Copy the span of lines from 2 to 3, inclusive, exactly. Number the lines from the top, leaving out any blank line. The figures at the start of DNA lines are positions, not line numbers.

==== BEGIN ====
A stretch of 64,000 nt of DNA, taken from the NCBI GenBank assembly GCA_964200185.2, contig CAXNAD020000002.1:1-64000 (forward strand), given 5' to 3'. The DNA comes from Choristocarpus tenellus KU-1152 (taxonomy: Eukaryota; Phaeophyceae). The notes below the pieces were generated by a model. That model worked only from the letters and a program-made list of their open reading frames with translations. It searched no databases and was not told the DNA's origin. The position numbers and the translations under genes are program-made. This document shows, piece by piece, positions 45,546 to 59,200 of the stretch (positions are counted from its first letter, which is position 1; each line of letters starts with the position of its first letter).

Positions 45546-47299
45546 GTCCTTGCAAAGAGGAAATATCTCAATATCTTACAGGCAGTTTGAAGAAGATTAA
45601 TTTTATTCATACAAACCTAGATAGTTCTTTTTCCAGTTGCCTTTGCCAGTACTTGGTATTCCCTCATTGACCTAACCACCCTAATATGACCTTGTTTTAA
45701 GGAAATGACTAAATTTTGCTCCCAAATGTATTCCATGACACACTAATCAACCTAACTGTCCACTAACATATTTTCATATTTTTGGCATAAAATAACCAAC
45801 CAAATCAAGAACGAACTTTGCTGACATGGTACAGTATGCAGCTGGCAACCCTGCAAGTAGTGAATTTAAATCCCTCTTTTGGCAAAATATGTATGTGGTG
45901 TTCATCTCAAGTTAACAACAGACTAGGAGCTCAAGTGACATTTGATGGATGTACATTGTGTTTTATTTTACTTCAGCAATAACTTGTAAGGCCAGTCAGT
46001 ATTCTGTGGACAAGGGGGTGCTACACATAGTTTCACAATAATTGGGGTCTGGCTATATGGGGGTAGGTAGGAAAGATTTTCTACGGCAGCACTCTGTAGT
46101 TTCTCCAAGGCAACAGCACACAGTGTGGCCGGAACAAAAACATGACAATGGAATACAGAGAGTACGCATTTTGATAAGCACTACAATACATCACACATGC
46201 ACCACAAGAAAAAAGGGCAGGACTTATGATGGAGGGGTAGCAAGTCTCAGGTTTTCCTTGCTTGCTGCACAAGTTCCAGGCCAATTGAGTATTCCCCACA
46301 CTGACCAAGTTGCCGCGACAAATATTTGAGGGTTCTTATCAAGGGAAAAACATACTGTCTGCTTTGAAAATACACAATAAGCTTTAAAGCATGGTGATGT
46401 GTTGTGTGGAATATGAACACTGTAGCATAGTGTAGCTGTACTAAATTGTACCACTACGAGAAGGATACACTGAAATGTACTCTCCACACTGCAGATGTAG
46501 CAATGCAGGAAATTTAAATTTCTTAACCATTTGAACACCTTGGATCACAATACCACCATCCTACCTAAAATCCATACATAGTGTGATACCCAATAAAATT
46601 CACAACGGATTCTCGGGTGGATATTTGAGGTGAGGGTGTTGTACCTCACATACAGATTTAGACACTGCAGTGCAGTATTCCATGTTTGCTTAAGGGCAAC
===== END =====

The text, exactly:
Positions 45546-47299
45546 GTCCTTGCAAAGAGGAAATATCTCAATATCTTACAGGCAGTTTGAAGAAGATTAA